(That’s probably my favorite exchange in the entire thing.)
I also think the book is a weird little allegory for a child’s life. I wrote about this before, actually, but I’m going to re-present it here, because I’m sure none of you read it. Hear me out, here. I kinda give away the ending here, so watch out.
We’ve got Seaguy, who is, apparently, a superhero, but he never really goes on any adventures; it could be all in his head, with Chubby da Choona as his “imaginary friend.” There are also the parental figures; Anti-Dad is the father and he “dies” but his presence still lingers (I’m thinking he’s behind Mickey Eye, somehow). As the “child” that is Seaguy discovers the horrors of the world, in his process of becoming an “adult,” his world falls apart around him, the shadows creep in, it seems like everyone’s after him, something harmless and cuddly (Xoo) turns into a giant penis monster, he loses his “imaginary friend,” the girl he has a crush on (She-Beard) rejects him, the friendly old guy he hung out with turns out to be just like any other adult (evil and in the world of business… it’s like when you hear that Mr. Rogers was a sniper in the military) and he runs off to hide with his mummy (mommy) on the moon, but the horrors of the adult world follow him anyway, and then brainwash him into being an imagination-less slave of an evil conglomerate. Whew. That ran on for a bit.
So, in a way, it’s really a coming-of-age story about puberty and adolescence. Or maybe not. Morrison may not have meant that at all, but that’s one thing I got out of it.
The series ends ambiguously, and rightfully so; it’s only the first part of a trilogy. G-Mozz has two more three-issue-mini’s planned for Seaguy, the next one entitled “Slaves of Mickey Eye!” Supposedly, Morrison agreed to co-write 52 only if they’d let him do the next Seaguy. Hopefully, they will. Otherwise, Mickey Eye wins.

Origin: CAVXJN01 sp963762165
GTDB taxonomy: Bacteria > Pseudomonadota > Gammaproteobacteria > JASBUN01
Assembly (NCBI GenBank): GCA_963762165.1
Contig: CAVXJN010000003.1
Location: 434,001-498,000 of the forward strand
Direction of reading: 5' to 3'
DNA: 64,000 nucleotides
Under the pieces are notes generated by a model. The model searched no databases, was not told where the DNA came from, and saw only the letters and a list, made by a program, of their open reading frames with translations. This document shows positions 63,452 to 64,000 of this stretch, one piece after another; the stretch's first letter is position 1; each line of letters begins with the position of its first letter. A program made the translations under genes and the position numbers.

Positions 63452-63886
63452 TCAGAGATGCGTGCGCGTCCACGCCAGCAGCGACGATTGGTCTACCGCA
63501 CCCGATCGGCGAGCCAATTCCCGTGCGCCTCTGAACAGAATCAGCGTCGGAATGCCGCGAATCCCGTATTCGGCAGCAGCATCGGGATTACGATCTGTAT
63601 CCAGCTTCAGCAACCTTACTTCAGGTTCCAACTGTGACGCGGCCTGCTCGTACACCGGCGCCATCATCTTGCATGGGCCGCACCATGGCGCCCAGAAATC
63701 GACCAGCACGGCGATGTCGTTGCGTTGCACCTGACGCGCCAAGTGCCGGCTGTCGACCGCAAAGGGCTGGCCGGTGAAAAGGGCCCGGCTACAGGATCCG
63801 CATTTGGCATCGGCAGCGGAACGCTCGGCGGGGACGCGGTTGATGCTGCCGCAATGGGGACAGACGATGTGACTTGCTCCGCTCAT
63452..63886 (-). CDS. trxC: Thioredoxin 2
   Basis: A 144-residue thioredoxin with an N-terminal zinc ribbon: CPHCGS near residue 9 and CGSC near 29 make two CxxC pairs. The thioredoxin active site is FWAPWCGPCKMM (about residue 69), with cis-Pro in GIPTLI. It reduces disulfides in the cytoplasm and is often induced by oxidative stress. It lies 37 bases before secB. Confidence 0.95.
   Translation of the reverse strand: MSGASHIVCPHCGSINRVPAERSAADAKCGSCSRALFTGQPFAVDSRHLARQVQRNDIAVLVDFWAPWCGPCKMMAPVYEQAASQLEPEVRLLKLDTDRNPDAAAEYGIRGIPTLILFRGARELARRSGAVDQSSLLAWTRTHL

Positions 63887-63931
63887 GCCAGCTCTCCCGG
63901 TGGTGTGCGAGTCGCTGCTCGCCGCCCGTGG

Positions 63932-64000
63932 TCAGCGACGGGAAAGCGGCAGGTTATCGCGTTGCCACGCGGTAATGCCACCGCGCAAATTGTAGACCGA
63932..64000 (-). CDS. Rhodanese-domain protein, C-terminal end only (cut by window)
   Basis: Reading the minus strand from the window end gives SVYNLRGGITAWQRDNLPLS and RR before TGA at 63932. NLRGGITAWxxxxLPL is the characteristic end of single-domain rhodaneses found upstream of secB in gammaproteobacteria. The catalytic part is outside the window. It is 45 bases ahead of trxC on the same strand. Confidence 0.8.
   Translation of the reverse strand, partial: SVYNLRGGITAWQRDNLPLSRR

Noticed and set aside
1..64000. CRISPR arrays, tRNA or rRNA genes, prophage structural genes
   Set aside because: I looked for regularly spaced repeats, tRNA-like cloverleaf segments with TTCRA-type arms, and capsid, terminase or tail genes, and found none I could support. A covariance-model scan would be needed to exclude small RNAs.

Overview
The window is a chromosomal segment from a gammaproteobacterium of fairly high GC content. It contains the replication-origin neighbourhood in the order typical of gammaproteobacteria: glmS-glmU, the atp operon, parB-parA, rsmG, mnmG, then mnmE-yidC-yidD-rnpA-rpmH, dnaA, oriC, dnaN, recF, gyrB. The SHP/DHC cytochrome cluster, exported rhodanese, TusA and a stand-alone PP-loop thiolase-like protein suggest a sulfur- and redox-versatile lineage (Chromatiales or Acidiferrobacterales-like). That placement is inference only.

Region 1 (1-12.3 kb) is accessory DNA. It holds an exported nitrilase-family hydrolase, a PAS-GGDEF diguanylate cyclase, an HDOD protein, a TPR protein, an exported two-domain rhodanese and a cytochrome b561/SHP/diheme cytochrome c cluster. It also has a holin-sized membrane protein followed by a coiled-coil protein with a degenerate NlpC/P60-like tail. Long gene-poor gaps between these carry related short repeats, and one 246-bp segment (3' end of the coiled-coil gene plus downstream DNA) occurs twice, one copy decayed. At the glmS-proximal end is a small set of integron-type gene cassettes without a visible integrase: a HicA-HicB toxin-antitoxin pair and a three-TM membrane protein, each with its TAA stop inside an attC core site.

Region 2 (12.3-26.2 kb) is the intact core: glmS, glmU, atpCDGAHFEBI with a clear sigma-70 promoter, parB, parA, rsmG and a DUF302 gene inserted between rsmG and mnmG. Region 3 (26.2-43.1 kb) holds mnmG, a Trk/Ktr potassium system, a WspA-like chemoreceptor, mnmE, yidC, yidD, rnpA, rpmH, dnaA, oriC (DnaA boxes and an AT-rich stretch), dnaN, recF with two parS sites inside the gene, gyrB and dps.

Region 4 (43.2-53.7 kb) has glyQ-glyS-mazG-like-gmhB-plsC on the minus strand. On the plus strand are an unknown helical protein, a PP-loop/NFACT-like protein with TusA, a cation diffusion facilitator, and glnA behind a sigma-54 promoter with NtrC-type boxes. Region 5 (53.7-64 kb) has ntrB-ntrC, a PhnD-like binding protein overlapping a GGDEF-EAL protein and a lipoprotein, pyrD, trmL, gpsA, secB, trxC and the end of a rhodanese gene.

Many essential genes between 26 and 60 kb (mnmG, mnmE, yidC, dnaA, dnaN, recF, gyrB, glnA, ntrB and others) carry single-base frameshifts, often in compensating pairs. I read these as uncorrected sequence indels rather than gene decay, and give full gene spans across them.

I haven’t talked about the art yet, but rest assured, it’s terrific. Cam Stewart was unknown to me before I read this comic, but it cemented him as one of my current favorite artists. His inks really sell the mood, and contribute to the dreamlike feeling of the narrative. He really sells the characters’ emotions and portrays every bizarre locale and creature with seeming ease. Even if you hate the script, you have to love the art. It’s terrific.
Seaguy is a story about adventure, fear, and loss– yes, it’s a heartbreaking read, and has been known to make grown men weep. It’s also a story about soul-sucking corporations, hidden dangers, unrequited loves, beautiful friendships, and, you know, living foodstuffs and moon mummies. This one’s got it all. I highly recommend it to anyone. Hopefully, you’ll be able to make sense out it. Morrison scholars have varying interpretations on what the book really means. Me, I think it means something different to everybody. So pick it up and read it, and see what it does to you.
Really, DC/Vertigo, I simply can’t be happy if you don’t let Mssrs. Morrison and Stewart complete their lovely little saga. Let ‘em do it.
For more on Seaguy, read these great reviews/theses here, here, and here (I’m sure there’s spoilers involved, though, so watch out), and an interview with GM about it here. And hunt up the Seaguy threads on Barbelith for more discussion.
And have this great little page (click to embiggen):
Finally, join with me now, friends, for a hearty “Da Fug!”